In the fall of 2012 I visited the exhibit of Northwest Coast and Arctic Peoples at the Field Museum, Chicago.
Entering is significant, as though you've wandered into a shrine, contemplative, quiet, cool and, to western eyes, bizarre: where should be the familiar liturgy, where western eyes will expect homilies etched in glass, instead men and beasts of every kind soar skyward.
I was taken especially with the collection of transformation masks, their faces grimacing, stoic, fearful, menacing, serene.
I don't pretend to know much about the individual masks. Indeed I've requested and await catalog details from the Field Museum. Many of the masks are articulated, opening to reveal another or sometimes two more masks within. They were made by Haida, Bella Coola, Sisoak and other native tribes to be used in traditional ceremonies and performances. In these, lit by fire, the animal masked actor would, at the moment of transformation, turn from the audience, manipulate the masks' hidden strings and latches to reveal an inner human visage.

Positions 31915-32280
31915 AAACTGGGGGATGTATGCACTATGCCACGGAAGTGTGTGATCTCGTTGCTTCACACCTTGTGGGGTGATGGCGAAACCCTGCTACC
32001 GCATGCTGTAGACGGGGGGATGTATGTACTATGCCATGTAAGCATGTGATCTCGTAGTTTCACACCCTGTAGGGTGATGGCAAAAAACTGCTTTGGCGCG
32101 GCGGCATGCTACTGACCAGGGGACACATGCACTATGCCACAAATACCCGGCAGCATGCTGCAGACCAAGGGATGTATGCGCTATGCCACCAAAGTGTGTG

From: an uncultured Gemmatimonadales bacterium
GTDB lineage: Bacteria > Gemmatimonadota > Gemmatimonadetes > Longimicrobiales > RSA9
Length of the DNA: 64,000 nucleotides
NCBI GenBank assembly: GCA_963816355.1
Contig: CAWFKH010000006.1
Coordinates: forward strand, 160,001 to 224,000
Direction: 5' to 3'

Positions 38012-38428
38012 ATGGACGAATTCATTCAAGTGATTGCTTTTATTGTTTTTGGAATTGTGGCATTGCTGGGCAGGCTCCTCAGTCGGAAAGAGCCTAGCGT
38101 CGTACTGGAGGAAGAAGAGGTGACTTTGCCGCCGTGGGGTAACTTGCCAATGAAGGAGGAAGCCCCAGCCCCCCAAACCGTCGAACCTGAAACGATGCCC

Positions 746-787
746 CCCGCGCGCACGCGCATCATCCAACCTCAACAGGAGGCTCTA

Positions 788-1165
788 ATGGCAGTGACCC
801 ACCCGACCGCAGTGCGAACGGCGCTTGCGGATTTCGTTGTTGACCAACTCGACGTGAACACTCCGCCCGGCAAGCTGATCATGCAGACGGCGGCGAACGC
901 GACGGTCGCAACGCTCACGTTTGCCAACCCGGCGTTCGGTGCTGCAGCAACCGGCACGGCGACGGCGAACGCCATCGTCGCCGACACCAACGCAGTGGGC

For years after seeing the exhibit, the images of these masks persisted in my mind. Though I only took a few pictures during my first and only visit, I was able to piece together the contents of the collection through image sharing sites, such as flickr, and image search aggregators like google.
A forthcoming installation titled Transformations will include a replica of the Field Museum exhibit featuring these peices as its first act.